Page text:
Then I gave him four more questions he and his direct reports could discuss:

  • What does the organization expect from us?
  • What are our tangible deliverables?
  • How are our deliverables important to the organization’s vision, mission and strategy?
  • How interdependent do we need to be with other groups?

Arturo looked up from his note taking. “I don’t suppose I could just answer all these myself, could I?”

“I suppose you could…” I began.

“But you don’t think I should,” he finished.

“No, I don’t,” I agreed. “Three reasons why. First, if your direct reports help answer these questions, they’ll own the result much more than if you tell them what to think.

“Second, if you and your direct reports discuss these questions in a meaningful way, you’ll mature into a stronger leadership team.

“And finally, Arturo, your direct reports see the team from a different point of view than you do. So they’ll bring different ideas to the conversation. That has to make the answers richer.”

“OK. So my leadership group and I have five questions to answer. Is that the whole ball of wax?”

“If you want more, here are two other ideas.”

Three layers support the mission

The first idea is that the mission statement is only the top layer of a four-layer pyramid. The three additional layers, in descending order, are:

  • Strategies
  • Goals
  • Tactics

leading-teams-graphic

Each layer supports the one immediately above it. In other words, tactics support the goals; goals support the strategies; and strategies support the mission.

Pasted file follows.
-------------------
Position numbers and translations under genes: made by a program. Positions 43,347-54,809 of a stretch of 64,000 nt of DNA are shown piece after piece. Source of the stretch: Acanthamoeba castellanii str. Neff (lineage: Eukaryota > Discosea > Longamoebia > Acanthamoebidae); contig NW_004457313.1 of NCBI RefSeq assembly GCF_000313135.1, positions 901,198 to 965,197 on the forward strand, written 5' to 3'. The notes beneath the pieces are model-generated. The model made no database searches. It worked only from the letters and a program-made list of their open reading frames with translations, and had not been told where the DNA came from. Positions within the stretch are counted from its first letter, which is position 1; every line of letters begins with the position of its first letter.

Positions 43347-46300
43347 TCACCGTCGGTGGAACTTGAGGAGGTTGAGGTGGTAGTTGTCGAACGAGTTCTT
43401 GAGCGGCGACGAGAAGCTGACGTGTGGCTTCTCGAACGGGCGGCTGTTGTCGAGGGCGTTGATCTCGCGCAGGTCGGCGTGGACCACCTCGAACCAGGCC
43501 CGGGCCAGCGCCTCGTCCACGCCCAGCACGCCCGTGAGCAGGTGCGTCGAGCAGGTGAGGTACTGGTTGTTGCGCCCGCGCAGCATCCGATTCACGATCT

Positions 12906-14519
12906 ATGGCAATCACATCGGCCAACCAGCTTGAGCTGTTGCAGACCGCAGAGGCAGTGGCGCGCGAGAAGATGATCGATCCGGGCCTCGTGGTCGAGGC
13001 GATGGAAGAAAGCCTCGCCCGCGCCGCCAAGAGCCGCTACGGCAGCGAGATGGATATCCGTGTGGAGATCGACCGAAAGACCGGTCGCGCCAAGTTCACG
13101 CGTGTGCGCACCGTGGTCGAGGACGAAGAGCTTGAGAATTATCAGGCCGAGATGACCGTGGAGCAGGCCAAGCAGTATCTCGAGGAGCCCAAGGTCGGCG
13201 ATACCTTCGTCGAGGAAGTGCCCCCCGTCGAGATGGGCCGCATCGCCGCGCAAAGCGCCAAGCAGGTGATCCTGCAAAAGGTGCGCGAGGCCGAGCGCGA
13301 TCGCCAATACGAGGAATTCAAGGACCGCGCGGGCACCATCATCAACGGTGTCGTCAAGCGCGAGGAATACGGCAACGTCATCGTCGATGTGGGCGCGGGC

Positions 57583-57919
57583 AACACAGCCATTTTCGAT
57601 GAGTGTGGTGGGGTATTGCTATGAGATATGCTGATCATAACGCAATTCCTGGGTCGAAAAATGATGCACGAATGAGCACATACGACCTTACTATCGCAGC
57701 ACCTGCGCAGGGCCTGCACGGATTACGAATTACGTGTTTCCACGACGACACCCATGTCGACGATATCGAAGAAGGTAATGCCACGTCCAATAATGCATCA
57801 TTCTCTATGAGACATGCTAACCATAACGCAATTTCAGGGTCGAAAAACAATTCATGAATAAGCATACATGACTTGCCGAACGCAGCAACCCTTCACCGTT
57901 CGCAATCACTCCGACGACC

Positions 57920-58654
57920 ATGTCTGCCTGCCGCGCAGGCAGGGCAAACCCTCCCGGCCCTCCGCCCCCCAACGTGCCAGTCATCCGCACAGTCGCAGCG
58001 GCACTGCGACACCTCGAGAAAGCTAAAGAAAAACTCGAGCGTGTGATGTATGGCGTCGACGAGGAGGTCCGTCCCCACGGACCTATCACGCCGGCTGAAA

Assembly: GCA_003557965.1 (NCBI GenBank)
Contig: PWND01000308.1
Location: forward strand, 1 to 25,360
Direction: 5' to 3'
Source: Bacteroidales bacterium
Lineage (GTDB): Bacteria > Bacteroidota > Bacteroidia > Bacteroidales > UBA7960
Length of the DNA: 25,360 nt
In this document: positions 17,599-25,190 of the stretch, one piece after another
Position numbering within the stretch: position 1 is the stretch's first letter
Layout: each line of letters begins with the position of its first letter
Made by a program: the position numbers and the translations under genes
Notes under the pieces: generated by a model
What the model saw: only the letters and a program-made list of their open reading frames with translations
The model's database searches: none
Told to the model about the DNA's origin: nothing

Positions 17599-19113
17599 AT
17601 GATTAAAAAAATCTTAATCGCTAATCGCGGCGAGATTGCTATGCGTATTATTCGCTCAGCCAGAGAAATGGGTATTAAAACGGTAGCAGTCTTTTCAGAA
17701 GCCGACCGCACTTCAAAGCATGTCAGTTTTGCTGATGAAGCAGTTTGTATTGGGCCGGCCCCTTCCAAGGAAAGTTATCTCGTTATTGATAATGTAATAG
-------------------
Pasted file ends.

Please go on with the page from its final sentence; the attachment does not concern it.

Here’s an example.

Suppose one strategy calls for the team to submit weekly data reports that are flawless. A goal to support that strategy might be: “Collect data from every branch worldwide, without exception, at the end of every week.” A tactic to support that goal might be: “Every branch manager will use the ‘xyz’ reporting system that scrubs the data.”

When each layer of the pyramid clearly supports the one above it, managers at every level know what to measure and are able to diagnose problems quickly. And people performing the work know how they’re contributing to the team (and to the company!) as a whole.

Measure the bottom three layers
I’d said there were two ideas. Explaining the bottom three layers of the pyramid was the first one. The second idea got back to something we’d only touched on: measurement.

Measuring a team against a mission statement is often hard. But the bottom three layers—strategies, goals and tactics—have to be measurable if they’re going to be meaningful.

Up above, I gave the example of a strategy that called for “flawless” data reports. But what if my example had called for data reports that “display world-class excellence”?

Can “world-class excellence” be measured consistently, week in and week out? I don’t think so. But measuring “flawless” is easy.

It’s critical that every item on each of the three bottom layers of the pyramid be measurable. (Having more than one strategy, goal and tactic is normal.)

The recap

No matter how large or small your team is, they will gain purpose from knowing the answer to these five questions:

  1. Why do we exist?
  2. What does the organization want from us?
  3. What are our tangible deliverables?
  4. How are our deliverables important to the organization’s vision, mission and strategy?
  5. How interdependent do we need to be with other groups?

In addition, define strategies, goals, and tactics. And be specific how you’ll measure each of them.

When a team knows all this information, it’s as if they are looking at a detailed map that clearly shows them how to get to the destination called, The Look & Sound of Leadership™.